Tuesday, February 1, 2011

Dublin Coddle

Coddle is a traditional Irish dinner dish that dates back three hundred years. It is a staple meat and potato, one-pot meal. The name of the dish comes from a French word caudle which means to "boil gently or stew." But with the Irish, coddle is about cooking at a low temperature for a long time. Throw it in a pot, in the oven, head to the pub, have some pints, return home hours later for warm meal.

The dish is comprised of simple ingredients: pork sausages, bacon, onions, and potatoes. The only seasonings are salt, pepper, and parsley. Water or a ham stock is added to the pot to braise and stem the ingredients over time, it also creates a gravy.

Irish bacon is different from American bacon. The bacon comes from the back of a pig, not from the pork belly. It is often called back bacon. Mostly the bacon is boiled and does not take on a crispy texture. If you can't obtain Irish bacon, use bacon that is not sweetened by maple or sugar. The best is to use bacon ends or trimmings from the pork belly.

Due to lack of seasonings, spices, I would recommend browning the bacon and pork sausages adding color and additional flavors to the pot.

Instead of using strips of bacon, chop up the bacon ends or get some slab bacon and cut into chunks. Good, quality pork sausage is also important too.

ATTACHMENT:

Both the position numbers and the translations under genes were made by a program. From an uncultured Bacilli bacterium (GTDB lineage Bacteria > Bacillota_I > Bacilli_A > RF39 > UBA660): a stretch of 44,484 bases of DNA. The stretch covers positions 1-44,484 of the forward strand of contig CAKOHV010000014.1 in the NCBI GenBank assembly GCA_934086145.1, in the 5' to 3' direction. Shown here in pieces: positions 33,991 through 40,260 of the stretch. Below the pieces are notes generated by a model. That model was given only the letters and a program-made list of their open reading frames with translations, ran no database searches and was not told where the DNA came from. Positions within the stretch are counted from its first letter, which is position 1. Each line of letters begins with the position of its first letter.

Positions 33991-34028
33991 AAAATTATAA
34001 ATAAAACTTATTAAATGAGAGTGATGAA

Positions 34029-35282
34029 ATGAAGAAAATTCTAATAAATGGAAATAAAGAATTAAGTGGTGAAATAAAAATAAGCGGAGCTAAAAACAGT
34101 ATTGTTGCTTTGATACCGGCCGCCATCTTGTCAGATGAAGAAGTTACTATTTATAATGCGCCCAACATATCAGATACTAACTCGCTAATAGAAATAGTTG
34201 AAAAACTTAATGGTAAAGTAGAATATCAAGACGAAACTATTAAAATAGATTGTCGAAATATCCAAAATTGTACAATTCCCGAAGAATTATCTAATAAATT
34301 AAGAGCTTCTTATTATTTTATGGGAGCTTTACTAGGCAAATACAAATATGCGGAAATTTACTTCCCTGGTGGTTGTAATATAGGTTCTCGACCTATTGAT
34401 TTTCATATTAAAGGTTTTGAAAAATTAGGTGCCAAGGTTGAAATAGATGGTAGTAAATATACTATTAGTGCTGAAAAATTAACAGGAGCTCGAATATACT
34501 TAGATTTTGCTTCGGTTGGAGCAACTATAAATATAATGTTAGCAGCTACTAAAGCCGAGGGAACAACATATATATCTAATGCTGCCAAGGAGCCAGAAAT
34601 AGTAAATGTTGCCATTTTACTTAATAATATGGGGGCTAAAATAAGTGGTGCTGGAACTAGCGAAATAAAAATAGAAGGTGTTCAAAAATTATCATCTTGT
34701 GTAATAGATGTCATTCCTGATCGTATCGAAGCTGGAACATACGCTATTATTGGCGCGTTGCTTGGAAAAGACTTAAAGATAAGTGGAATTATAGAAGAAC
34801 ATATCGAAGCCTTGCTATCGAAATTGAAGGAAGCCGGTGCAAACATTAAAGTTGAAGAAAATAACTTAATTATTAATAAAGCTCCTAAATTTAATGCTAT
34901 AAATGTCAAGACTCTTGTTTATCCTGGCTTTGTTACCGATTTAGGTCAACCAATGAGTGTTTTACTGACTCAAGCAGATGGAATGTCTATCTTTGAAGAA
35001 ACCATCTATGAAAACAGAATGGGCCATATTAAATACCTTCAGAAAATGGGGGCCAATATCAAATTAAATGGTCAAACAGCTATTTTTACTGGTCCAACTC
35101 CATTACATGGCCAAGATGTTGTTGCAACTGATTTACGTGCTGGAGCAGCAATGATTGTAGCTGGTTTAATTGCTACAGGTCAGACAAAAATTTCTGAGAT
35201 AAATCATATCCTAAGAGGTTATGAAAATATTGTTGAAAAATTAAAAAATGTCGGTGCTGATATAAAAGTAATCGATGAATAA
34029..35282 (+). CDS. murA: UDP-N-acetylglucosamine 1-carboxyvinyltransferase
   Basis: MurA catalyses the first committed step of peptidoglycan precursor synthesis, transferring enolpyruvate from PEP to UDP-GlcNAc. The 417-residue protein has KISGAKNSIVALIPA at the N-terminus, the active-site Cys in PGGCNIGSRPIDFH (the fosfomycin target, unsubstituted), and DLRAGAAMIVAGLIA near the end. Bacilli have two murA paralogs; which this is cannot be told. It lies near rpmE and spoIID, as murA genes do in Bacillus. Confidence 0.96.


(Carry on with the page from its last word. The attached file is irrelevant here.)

Baking potatoes work well for coddle. Cut them into big chunks as well. I decided to cut my onions into rings. Finely chop the parsley.
Start by browning the bacon ends and then follow with the pork sausages. During this time, bring 2 cups of water to a boil.
Preheat your oven to 300 degrees.
Layer the onions down first then the bacon.
Top the onion and bacon with the pork sausages and then the potatoes. Pour in the 2 cups of boiling water, bring to a boil and then remove from stovetop.

For each new layer, salt/pepper and parsley should be added.
Cover the pot with a heavy lid and chuck it into the oven. Cook for a long time. I choose to cook for three and a half hours.

Oh did the kitchen smell awesome, full of bacon and sausage. I lift that lid and stuck my face in the pot and waifed it all in. Thank you Ireland.

The fat rendered out from the bacon and sausage and potatoes soaked up all of that flavor. The sausage was buttery smooth while the bacon gave the dish a salty, smoky touch. The onions melted down nicely which added to the flavor the broth.

I am not an Irish man but I enjoy a pint of Guinness whenever possible and it washed down the coddle impeccably. I'm glad I chose to not include the Irish soda bread because the meal was quite filling. It would be a great addition to the meal though as the bread could sop up all the juices and gravy.

Those Irish people know how to drink and they know how to eat as well.

1 comment:

  1. You cannot go wrong with those ingredients. I am Irish on St. Patricks day once a year.